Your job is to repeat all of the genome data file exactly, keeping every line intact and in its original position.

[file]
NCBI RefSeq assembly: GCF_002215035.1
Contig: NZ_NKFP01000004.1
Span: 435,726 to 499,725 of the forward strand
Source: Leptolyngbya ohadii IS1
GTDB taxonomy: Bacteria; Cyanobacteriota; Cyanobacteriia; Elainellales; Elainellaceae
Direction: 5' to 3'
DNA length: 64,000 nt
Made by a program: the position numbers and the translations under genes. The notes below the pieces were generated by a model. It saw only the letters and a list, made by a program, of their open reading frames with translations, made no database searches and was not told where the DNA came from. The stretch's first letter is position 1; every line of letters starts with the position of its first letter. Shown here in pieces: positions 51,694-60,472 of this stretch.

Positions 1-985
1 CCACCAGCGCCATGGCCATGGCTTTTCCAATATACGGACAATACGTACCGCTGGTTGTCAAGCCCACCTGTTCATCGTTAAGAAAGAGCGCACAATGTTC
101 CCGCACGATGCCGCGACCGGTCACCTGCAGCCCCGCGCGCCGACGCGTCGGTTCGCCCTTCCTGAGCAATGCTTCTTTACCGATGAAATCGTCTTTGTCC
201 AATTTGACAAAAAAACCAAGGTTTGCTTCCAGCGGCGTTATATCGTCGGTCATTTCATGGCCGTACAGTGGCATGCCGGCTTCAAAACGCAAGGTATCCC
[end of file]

NCBI RefSeq assembly: GCF_002215035.1
Contig: NZ_NKFP01000004.1
Span: 435,726 to 499,725 of the forward strand
Source: Leptolyngbya ohadii IS1
GTDB taxonomy: Bacteria; Cyanobacteriota; Cyanobacteriia; Elainellales; Elainellaceae
Direction: 5' to 3'
DNA length: 64,000 nt
Made by a program: the position numbers and the translations under genes. The notes below the pieces were generated by a model. It saw only the letters and a list, made by a program, of their open reading frames with translations, made no database searches and was not told where the DNA came from. The stretch's first letter is position 1; every line of letters starts with the position of its first letter. Shown here in pieces: positions 51,694-60,472 of this stretch.

Positions 1-985
1 CCACCAGCGCCATGGCCATGGCTTTTCCAATATACGGACAATACGTACCGCTGGTTGTCAAGCCCACCTGTTCATCGTTAAGAAAGAGCGCACAATGTTC
101 CCGCACGATGCCGCGACCGGTCACCTGCAGCCCCGCGCGCCGACGCGTCGGTTCGCCCTTCCTGAGCAATGCTTCTTTACCGATGAAATCGTCTTTGTCC
201 AATTTGACAAAAAAACCAAGGTTTGCTTCCAGCGGCGTTATATCGTCGGTCATTTCATGGCCGTACAGTGGCATGCCGGCTTCAAAACGCAAGGTATCCC